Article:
Over the years my son went from injections to an insulin pump and back to injections as we ran out of viable injection sites on his tummy, bottom and hips to site a pump cannular. We were able to inject into his arms and calves and shoulder blades, but also had wastage in those areas too.

During this time we had even mixed Dexamethasone with his insulin to try to maintain a site for a bit longer than a week. This did have some success but was not helping his general health. Although we could use the site for that bit longer it became saturated, and developed a hard lump under the skin and prevented the absorption of the insulin, thus creating another problem. He had no regeneration in the areas that we lost due to the Lipodystrophy and after 7 years we are still not using his tummy, hips and buttocks regions. We have run out of options and need to find and alternate delivery method, fast.

Article Source: http://EzineArticles.com/3173916

The ‘Real’ Costs of Raising a Child With a Medical Condition
March 23rd, 2011

It is amazing how every month there is a new study coming out about the ‘costs’ of raising children, with monetary values being thrown around like a house auction. Some of the figures add up to nearly half a million dollars to get them to adulthood.

Raising them to school age; Raising them to their teen age years or raising them to 18. If you raise them to 18 it could be $200K at a public school, then if you want a private school you are up for $400K plus, all of the results differing from the last study.

When I see these figures and graphs I have to laugh because if I didn’t laugh I would cry. I would really like to know where these figures come from, as you can bet they are not from everyday families with children that require ongoing medical treatment.

I have a child with Type 1 Diabetes and like many families I really disagree with these sorts of calculation – theses studies NEVER take into consideration the added expenses incurred by a medical condition or any ongoing care required by a child with an illness.

Quite often families that have a child with a medical condition have a lot of added expenses, and in some cases one of the parents has to become a full time carer and is unable to continue or return to the work force.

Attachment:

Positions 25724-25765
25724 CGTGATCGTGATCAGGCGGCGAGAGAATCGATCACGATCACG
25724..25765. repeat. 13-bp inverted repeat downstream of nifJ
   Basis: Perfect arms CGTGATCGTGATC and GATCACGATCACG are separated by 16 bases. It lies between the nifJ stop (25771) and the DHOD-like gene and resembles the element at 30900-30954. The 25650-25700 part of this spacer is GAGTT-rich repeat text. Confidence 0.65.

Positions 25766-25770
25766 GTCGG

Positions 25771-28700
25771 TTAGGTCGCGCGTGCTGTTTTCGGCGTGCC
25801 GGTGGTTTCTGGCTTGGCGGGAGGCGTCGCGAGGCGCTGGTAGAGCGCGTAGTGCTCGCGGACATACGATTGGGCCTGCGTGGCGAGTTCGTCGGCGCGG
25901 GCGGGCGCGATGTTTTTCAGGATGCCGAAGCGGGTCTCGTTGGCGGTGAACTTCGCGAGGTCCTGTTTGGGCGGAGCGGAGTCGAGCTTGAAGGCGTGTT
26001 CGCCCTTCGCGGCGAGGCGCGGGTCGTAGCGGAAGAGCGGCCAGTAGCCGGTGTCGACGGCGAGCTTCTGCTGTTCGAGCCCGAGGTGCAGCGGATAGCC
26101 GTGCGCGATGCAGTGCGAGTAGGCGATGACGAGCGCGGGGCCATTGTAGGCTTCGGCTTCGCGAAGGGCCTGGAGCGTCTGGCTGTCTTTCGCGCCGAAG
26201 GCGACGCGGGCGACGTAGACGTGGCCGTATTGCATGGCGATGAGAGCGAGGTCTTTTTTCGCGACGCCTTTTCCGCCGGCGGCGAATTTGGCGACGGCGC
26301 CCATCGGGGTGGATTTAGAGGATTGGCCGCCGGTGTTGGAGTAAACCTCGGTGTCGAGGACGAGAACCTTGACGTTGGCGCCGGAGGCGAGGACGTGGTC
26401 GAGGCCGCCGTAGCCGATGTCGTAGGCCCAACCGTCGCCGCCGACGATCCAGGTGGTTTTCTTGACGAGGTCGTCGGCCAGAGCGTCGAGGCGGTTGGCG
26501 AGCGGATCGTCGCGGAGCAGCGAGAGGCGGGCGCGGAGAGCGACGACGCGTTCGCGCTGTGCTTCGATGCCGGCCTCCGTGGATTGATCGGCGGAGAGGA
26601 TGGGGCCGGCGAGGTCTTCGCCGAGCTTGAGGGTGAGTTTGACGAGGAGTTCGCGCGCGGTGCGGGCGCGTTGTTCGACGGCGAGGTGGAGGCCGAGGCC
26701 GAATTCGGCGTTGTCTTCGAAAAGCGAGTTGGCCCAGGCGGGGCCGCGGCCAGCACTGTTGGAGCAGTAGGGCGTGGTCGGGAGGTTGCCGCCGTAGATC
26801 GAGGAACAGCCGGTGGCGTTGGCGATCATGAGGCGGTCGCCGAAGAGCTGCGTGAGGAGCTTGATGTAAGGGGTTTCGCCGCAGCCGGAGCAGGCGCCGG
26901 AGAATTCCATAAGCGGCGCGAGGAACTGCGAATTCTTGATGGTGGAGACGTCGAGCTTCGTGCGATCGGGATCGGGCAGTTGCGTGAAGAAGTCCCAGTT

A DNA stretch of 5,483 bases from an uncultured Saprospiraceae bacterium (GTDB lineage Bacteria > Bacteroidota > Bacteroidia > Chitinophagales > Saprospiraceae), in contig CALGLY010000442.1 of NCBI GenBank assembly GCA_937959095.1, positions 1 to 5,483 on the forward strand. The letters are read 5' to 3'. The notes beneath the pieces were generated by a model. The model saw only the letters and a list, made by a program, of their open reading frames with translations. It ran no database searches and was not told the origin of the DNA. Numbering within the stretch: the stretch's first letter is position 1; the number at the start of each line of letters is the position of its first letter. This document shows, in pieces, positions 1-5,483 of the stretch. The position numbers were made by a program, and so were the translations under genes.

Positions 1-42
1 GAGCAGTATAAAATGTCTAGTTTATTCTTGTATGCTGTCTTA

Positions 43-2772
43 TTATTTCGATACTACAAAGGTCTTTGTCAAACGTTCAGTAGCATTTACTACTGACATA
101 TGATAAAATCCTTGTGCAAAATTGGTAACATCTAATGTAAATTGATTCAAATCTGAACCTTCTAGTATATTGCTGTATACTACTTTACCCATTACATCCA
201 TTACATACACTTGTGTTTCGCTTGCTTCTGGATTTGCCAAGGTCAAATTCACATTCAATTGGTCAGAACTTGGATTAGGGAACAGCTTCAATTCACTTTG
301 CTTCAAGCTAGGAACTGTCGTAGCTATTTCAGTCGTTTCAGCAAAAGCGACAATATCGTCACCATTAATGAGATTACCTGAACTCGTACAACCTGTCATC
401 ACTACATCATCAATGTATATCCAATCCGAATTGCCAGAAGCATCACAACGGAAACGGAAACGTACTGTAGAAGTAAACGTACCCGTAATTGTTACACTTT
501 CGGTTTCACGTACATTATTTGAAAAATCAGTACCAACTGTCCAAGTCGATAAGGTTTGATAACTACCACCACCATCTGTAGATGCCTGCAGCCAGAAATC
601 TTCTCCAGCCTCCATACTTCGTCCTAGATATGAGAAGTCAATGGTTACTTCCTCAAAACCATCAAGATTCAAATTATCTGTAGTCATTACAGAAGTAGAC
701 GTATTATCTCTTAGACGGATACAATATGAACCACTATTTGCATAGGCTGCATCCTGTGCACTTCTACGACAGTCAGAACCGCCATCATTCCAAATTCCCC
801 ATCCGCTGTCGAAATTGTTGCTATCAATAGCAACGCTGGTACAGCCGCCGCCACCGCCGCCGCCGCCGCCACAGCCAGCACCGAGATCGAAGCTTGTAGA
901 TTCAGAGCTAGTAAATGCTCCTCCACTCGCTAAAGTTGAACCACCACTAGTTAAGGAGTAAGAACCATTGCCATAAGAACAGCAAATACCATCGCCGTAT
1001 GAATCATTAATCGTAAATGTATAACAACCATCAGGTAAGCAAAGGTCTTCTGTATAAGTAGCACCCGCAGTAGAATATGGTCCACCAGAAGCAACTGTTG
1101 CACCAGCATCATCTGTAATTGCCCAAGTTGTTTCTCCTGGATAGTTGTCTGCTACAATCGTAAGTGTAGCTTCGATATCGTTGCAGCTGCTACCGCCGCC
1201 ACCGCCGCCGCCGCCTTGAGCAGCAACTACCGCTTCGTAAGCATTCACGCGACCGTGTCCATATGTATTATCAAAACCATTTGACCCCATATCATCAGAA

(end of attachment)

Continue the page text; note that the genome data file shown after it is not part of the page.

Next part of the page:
This immediately puts a strain on the families’ finances, so you now have to find the $200-400 K for raising this child and any siblings, on only one wage. Not to mention the ongoing costs of specialists visits, medical equipment to manage their condition and the day-to-day expenses needed just to get by.

This then leads us to another very big set of costs – emotional.

Emotional costs are one of the highest expenses families face, but these are not usually considered as they can’t be measured with money. However they have a huge impact on families with children that require constant medical treatment and care.

Some may not consider these as legitimate costs as they are not measured in monetary form but they do affect the family and the overall income that can be earned. If one parent is always with the child for medical visits the other one has to be on call for the other siblings or may need to be at the hospital too, thus reducing their time at work and overall income.

Like many other families this ‘emotional cost’ has been our biggest. Our son is not a normal diabetic – he was diagnosed at only 14 months of age and is one of only a few people in the world allergic to insulin (the one thing that keeps him alive).

For the past 10 years our expenses have been extremely high: jobs, family time, health, sleep deprivation, constant travel to Doctors, loss of schooling due to illness, and the strain of our relationship as a family have been just a few of the every day things we contend with, and all of this is ON TOP of the financial costs.

For families dealing with a child that has a medical condition the ‘financial strain’ can be just the thing that takes them to breaking point, as this is usually because money is the only true thing that can be measured.

If a monetary value was to be put on a child’s quality of life, or a mother’s full nights sleep, a sibling’s quality one-on-one parent time, the figures would be greatly increased and the mere $200-400K expert predict would look like coin you could throw into a fountain.

The ‘Real Cost’ of raising a child with a medical condition cannot be measured financially – because if you did, it would bring you to tears.

Article Source: http://EzineArticles.com/4416669